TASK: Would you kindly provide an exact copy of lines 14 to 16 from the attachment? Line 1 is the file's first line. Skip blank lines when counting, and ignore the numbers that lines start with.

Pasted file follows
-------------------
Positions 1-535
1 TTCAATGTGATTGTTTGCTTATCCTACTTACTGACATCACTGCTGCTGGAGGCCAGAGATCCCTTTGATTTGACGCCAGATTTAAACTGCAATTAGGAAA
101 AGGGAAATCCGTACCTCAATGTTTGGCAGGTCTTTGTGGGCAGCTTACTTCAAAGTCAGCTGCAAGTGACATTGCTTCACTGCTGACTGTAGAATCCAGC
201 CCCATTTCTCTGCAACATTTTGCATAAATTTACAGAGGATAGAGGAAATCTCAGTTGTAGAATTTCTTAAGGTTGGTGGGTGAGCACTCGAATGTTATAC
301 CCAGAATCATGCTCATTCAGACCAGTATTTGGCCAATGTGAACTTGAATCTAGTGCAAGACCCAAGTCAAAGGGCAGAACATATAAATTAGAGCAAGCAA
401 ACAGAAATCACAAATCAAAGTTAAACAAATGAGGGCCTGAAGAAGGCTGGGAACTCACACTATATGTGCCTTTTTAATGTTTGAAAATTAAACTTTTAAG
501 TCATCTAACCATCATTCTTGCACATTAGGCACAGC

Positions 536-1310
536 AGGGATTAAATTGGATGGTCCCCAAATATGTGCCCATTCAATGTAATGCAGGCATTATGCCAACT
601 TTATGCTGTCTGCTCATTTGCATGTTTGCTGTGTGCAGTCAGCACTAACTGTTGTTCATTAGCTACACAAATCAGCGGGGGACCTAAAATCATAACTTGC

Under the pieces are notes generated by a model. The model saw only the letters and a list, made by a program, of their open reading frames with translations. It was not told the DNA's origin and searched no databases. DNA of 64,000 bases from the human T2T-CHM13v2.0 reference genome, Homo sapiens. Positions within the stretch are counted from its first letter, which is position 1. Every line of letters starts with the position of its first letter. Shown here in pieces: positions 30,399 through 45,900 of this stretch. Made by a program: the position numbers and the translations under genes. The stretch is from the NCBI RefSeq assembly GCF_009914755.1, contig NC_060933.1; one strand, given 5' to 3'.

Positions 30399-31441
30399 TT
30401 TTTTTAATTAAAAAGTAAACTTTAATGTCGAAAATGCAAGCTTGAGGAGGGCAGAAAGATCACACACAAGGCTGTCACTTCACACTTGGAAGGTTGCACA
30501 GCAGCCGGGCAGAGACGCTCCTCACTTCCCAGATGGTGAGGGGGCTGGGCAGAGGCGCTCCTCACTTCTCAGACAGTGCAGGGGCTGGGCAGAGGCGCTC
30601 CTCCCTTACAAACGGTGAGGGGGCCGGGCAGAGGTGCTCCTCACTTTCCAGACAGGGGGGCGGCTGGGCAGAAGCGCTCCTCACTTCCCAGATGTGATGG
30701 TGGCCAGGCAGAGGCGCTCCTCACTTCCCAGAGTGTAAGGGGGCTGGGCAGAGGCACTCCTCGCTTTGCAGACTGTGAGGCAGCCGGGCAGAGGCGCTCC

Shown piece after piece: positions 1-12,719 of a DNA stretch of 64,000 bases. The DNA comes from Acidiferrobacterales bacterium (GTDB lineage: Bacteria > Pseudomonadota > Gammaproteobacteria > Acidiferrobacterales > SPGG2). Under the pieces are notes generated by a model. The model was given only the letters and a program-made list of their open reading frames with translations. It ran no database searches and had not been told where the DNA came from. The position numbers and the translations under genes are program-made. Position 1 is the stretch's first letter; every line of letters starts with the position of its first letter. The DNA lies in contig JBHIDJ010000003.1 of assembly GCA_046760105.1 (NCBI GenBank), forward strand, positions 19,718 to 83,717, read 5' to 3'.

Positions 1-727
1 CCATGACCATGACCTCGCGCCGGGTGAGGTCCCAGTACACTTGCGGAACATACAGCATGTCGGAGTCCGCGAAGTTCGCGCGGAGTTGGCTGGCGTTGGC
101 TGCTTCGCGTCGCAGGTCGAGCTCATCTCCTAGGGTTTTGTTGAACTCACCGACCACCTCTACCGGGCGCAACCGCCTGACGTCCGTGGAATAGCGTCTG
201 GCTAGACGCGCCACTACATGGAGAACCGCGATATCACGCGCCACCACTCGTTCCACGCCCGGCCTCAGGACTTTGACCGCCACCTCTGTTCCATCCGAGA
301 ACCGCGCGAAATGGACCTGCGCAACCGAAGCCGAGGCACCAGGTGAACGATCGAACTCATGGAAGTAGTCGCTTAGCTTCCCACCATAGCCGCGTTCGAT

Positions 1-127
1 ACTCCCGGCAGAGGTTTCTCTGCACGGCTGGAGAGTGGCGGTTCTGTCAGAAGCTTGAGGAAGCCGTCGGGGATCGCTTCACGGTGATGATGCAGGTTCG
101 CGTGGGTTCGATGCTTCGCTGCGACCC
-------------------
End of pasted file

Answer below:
30401 TTTTTAATTAAAAAGTAAACTTTAATGTCGAAAATGCAAGCTTGAGGAGGGCAGAAAGATCACACACAAGGCTGTCACTTCACACTTGGAAGGTTGCACA
30501 GCAGCCGGGCAGAGACGCTCCTCACTTCCCAGATGGTGAGGGGGCTGGGCAGAGGCGCTCCTCACTTCTCAGACAGTGCAGGGGCTGGGCAGAGGCGCTC
30601 CTCCCTTACAAACGGTGAGGGGGCCGGGCAGAGGTGCTCCTCACTTTCCAGACAGGGGGGCGGCTGGGCAGAAGCGCTCCTCACTTCCCAGATGTGATGG